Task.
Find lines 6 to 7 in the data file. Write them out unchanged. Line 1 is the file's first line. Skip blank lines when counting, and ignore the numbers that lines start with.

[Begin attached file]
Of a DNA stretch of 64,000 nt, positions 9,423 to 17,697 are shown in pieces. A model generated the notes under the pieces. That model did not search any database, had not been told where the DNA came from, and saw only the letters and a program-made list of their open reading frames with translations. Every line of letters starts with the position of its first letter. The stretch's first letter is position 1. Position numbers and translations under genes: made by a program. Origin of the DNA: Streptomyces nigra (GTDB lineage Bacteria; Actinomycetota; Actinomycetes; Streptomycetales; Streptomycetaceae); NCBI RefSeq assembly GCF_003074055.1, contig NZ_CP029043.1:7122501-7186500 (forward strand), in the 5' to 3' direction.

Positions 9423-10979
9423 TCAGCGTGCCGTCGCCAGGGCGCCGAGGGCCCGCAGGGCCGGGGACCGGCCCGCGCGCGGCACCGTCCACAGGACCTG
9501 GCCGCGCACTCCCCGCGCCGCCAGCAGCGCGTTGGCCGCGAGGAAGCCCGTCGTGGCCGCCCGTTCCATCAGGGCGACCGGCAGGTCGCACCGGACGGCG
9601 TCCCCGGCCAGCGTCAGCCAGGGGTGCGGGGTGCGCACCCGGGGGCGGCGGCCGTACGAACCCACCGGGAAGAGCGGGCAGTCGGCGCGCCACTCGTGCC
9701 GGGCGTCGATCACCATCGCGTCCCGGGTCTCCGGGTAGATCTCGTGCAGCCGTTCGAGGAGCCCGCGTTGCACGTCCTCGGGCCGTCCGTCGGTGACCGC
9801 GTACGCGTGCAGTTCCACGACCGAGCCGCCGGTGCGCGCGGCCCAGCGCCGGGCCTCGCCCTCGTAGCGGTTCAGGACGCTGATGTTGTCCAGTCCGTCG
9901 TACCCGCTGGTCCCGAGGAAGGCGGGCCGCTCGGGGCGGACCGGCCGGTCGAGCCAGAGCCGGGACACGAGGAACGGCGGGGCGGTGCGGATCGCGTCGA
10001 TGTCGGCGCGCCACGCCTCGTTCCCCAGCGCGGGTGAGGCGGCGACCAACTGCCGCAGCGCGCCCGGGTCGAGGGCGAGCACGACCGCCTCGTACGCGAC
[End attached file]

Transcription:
9701 GGGCGTCGATCACCATCGCGTCCCGGGTCTCCGGGTAGATCTCGTGCAGCCGTTCGAGGAGCCCGCGTTGCACGTCCTCGGGCCGTCCGTCGGTGACCGC
9801 GTACGCGTGCAGTTCCACGACCGAGCCGCCGGTGCGCGCGGCCCAGCGCCGGGCCTCGCCCTCGTAGCGGTTCAGGACGCTGATGTTGTCCAGTCCGTCG